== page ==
As the father of the “integrative medicine” approach used by so many naturopaths and leaders in healthy living today, Dr. Weil has written several bestselling books over the past few decades on a variety of subjects related to anti-aging, alternative medicine, and using food as medicine. His prominence as a top voice in the healthy industry was affirmed when he appeared on the front cover of Time magazine twice after being named one of the 25 most influential Americans in 1997 and then again as one of the 100 most influential people in the world in 2005. Heck, he’s even had a mushroom named after him! Dr. Weil runs the Arizona Center for Integrative Medicine where he has started a nationwide trend towards teaching integrative medicine to eager medical school students looking to help patients more holistically than pharmaceutically. In other words, this guy is the real deal when it comes to being a highly influential member of the health establishment. But despite his many years as a high-profile teacher and leader in the health industry, Dr. Weil once again returned to being a student of nutrition and the powerful effect certain kinds of food can have on metabolic health after reading a book in 2007 by a science journalist named Gary Taubes called Good Calories Bad Calories.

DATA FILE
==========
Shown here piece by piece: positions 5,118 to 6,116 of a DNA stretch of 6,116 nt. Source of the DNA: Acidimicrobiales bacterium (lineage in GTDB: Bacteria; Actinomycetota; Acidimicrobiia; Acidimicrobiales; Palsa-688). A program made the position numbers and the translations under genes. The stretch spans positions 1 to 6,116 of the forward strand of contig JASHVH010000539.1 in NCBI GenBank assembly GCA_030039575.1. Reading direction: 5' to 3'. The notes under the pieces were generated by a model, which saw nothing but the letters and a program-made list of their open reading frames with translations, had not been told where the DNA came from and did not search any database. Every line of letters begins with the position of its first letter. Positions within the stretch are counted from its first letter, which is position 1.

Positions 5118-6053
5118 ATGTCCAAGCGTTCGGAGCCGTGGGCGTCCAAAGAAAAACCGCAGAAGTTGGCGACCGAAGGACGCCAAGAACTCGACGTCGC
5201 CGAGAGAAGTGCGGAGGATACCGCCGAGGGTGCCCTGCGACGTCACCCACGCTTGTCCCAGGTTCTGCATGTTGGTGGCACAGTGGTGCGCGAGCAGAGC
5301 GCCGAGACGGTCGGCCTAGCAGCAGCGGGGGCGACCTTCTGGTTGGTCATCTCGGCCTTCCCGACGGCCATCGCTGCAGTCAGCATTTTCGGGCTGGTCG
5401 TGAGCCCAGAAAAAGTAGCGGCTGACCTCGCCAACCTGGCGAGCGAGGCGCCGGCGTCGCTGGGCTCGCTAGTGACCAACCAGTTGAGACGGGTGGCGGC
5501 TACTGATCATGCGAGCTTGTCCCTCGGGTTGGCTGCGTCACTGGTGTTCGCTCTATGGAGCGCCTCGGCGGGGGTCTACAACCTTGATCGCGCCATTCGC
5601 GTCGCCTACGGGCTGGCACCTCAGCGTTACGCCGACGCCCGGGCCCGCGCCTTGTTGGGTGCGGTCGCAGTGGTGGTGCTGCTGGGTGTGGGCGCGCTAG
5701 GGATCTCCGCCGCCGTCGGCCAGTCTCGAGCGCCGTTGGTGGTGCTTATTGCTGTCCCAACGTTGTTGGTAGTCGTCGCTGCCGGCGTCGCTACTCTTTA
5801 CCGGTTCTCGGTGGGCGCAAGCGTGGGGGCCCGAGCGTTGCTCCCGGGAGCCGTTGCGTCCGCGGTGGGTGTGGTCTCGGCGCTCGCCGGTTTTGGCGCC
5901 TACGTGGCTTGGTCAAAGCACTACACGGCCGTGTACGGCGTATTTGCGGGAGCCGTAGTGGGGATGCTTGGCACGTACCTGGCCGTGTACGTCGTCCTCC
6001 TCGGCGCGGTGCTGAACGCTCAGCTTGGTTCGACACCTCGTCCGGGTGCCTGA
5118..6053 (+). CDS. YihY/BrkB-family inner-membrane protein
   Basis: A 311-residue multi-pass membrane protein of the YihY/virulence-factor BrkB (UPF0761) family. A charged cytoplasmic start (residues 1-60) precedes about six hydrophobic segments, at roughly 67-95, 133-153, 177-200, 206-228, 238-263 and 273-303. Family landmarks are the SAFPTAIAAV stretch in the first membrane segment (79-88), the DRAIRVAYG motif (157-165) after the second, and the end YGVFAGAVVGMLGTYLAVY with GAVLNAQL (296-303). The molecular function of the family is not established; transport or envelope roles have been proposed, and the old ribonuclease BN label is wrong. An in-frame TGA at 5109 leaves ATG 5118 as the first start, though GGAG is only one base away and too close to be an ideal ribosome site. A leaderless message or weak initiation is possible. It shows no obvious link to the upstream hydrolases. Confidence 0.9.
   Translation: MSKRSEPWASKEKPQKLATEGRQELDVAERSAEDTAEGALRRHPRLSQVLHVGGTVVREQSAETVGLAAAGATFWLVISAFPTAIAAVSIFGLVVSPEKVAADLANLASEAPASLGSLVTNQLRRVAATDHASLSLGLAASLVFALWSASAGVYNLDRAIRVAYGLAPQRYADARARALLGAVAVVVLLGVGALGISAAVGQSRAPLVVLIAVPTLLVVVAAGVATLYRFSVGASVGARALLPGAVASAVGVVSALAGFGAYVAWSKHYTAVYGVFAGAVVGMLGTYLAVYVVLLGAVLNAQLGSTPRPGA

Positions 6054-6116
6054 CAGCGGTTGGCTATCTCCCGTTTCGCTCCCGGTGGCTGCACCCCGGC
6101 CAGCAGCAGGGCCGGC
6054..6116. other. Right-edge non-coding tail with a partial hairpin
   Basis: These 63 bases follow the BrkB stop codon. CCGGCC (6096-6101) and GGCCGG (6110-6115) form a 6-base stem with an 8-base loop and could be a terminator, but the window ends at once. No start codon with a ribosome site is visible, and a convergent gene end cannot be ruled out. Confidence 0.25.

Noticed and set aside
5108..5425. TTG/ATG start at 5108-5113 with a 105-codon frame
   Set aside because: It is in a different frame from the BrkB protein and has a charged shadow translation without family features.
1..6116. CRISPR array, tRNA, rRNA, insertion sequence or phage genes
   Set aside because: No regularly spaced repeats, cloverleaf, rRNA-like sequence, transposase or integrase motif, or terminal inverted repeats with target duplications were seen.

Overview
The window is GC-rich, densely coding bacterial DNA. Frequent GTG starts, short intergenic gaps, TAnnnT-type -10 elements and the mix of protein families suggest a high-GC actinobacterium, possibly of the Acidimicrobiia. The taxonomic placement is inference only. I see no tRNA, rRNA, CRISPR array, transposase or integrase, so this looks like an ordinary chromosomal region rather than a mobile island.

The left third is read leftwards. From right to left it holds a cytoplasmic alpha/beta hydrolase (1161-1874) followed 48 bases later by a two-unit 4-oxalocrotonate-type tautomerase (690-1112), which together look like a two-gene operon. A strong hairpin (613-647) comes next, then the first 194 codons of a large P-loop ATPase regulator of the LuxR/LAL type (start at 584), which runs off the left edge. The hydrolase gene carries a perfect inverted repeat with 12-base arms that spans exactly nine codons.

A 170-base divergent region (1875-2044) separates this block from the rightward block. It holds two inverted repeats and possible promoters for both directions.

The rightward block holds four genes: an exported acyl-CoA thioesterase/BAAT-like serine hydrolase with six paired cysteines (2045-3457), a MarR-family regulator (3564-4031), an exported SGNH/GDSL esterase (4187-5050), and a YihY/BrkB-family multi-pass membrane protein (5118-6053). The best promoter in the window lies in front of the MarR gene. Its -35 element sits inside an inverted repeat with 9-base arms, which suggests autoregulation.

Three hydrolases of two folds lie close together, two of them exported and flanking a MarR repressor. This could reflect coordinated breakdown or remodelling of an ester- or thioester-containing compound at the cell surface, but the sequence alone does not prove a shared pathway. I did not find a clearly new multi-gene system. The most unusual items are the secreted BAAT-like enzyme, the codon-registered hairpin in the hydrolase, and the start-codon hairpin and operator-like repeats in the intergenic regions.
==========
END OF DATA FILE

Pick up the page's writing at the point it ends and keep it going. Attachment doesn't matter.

A transformation of sorts began happening within the mind of Dr. Weil after he carefully examined the quality science that Taubes offered up in his bestselling book detailing the indelible connection between carbohydrates and obesity/disease due to the rise in insulin levels. His change in thinking culminated right before our eyes on national television when Dr. Weil appeared on CNN’s “Larry King Live” on October 19, 2007 to share what he thought about the concepts he had read in Good Calories Bad Calories with Taubes, special guest host Joy Behar and Dr. Mehmet Oz.